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Lenten Reflections: Psalm 32

By Steve Lammers

Two years after becoming a Christian, I felt like a complete failure.  I just wasn’t as good a person as I’d hoped to be by that point.  So I went into my pastor’s office and unloaded all my sins and failures.  Everything I could think of.  Honestly, I expected him to stop me early on in my list to say “cheer up, you’re not as bad as you think.”   Instead, he grinned mysteriously and said “Steve, cheer up, you’re worse than you think!”

I wanted to say “thanks for nothing Yoda”!  But instead I asked what he meant, and he opened up Psalm 32 to explain his enigmatic phrase.  He pointed out that the beginning of the Psalm says “blessed (cheerful!) is the one whose transgression is forgiven, whose sin is covered. Blessed is the man against whom the Lord counts no iniquity….”  Then he pointed out that the end of the Psalm describes the same thing:  That those who try to cover up their own sin have many sorrows, but those who trust in God’s sin-covering can “be glad in the Lord, and rejoice.”
In other words, we can cheer up; because the more we recognize our sin and turn to Jesus, the more we perceive the wonder of his forgiveness.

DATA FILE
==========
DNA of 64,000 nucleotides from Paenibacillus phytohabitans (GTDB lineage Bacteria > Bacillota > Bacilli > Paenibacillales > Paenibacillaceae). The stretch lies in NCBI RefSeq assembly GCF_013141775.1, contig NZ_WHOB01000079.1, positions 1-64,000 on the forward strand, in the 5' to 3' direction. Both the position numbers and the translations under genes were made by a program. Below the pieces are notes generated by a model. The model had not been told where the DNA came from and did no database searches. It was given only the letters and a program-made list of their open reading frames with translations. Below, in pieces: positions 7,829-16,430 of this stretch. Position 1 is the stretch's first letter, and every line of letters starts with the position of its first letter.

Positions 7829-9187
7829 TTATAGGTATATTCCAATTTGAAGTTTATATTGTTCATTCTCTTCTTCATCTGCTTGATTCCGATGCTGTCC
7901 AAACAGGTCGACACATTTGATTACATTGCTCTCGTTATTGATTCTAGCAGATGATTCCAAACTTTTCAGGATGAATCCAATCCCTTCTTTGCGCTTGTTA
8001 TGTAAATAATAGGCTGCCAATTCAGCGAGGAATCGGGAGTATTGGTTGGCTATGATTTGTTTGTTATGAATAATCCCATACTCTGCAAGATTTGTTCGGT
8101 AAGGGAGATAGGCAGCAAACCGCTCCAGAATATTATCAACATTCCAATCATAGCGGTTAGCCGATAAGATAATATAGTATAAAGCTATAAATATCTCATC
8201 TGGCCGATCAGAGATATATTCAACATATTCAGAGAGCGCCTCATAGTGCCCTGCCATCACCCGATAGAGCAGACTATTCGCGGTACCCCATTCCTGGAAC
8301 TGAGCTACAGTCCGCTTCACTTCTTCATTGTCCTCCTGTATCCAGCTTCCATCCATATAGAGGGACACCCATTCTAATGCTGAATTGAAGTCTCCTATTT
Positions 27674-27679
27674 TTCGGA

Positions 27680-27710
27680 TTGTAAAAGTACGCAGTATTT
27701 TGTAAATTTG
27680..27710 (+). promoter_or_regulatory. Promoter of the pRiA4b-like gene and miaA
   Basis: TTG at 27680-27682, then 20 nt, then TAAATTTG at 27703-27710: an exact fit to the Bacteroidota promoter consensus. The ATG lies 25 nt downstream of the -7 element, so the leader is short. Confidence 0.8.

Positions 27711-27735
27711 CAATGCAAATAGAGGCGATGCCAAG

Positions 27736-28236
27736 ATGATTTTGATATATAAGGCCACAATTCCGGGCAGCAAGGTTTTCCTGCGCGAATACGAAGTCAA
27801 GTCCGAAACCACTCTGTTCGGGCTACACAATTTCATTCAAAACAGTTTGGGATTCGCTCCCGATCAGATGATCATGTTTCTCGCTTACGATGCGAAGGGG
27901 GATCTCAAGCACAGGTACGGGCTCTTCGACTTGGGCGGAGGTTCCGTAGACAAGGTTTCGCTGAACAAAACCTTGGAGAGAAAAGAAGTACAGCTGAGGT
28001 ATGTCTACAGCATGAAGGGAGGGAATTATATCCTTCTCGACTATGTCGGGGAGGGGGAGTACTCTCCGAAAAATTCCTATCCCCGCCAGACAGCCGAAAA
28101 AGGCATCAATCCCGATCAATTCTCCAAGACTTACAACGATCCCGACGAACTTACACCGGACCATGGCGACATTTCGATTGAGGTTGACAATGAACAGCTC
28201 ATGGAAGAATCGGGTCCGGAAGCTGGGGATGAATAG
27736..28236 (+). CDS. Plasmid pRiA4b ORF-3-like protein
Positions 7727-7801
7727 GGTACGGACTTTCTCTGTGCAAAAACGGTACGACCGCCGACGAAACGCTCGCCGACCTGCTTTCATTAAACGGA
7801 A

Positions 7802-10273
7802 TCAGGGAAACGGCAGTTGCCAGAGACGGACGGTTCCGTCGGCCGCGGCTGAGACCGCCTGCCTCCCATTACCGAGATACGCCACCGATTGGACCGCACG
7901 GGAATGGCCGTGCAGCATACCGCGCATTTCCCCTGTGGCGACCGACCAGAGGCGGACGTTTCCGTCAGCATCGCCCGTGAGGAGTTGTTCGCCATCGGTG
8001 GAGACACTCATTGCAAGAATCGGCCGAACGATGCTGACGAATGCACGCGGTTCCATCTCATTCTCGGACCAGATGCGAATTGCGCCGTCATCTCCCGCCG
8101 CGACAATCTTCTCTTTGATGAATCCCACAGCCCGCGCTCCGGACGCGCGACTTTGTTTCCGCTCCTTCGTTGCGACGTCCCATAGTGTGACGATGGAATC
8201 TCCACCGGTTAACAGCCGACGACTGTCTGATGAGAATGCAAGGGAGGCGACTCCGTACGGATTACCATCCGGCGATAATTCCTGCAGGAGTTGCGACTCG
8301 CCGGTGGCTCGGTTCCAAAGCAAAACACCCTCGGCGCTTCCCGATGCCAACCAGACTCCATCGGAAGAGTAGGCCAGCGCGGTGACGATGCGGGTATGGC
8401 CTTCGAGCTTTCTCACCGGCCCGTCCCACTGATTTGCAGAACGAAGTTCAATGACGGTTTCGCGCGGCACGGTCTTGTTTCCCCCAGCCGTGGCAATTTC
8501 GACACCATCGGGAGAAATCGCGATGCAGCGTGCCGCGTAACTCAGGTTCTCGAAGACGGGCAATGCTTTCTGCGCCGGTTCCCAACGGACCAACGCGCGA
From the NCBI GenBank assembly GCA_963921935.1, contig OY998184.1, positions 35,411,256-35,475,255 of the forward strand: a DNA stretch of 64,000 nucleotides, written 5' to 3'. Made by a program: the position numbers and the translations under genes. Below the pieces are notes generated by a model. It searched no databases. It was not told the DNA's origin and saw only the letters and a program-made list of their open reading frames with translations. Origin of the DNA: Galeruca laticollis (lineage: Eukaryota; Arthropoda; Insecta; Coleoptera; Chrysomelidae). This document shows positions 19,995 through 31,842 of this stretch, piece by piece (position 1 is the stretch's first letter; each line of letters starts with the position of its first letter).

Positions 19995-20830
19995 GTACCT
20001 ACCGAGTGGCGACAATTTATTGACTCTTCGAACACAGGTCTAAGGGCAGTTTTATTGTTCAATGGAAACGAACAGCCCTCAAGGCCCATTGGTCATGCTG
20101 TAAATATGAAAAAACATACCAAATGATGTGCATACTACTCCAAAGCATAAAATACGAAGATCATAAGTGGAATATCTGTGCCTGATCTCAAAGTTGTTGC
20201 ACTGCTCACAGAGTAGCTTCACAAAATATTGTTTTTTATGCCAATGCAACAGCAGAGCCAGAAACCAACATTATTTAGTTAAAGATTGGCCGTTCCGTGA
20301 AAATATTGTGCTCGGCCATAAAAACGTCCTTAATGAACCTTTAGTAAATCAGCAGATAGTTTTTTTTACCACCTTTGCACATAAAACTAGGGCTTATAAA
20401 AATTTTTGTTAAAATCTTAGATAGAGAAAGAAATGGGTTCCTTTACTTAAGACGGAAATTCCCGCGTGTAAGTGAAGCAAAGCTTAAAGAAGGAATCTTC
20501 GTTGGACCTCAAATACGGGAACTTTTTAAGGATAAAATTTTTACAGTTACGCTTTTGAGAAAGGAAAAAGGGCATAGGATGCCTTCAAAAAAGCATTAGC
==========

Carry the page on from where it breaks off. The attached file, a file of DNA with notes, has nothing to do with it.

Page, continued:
And the middle of Psalm 32 makes that even clearer.  In verse 5, David reemphasizes the evil in his heart with those same three words he used earlier:  Sin, iniquity, and transgression. “I acknowledged my sin to you and I did not cover my iniquity; I said ‘I will confess my transgressions to the Lord, and you forgave the iniquity of my sin.”  David accumulates words to communicate that he’s guilty not only of overstepping a known boundary or missing the mark of God’s perfection, but also of what modern theologians call original sin.  It’s as if David’s saying, “I’m not just bad because of what I DO; I’m bad because of who I AM.  I was born with evil in my heart that I don’t even know about yet!”

So David describes two options to deal with all this evil:  We can either try to cover our own sin (and fail miserably), or we can ask God to cover it and rejoice when he does.  But we can’t do both.  We can’t bargain: “if you forgive me, I swear I won’t do it again.”  That’s the same as saying “I’ll give you my righteousness in exchange for your forgiveness.”  But praise God he doesn’t bargain that way!  God doesn’t say “give me your righteousness in exchange for my forgiveness.”  He says “give me your sin in exchange for my forgiveness – and I’ll credit you as if you’re perfect!”

This is the apostle Paul’s point in 2 Corinthians 5:21:  “God made (Jesus) who had no sin to be sin for us, so that in him we might become the righteousness of God.”  Do you see the cheerful exchange!?  God didn’t take our bad and weigh it against our good to see if we should be forgiven.  He took all of our bad (the transgression, sin, and iniquity), and placed it on Jesus.  He didn’t sweep it under the rug only to bring it out when we fail. He banished it forever on the cross.  And he credited those who turn to Jesus with the perfect life Jesus lived on our behalf.

In other words, “cheer up, you’re worse than you think” – but, by faith in Christ more forgiven than you think!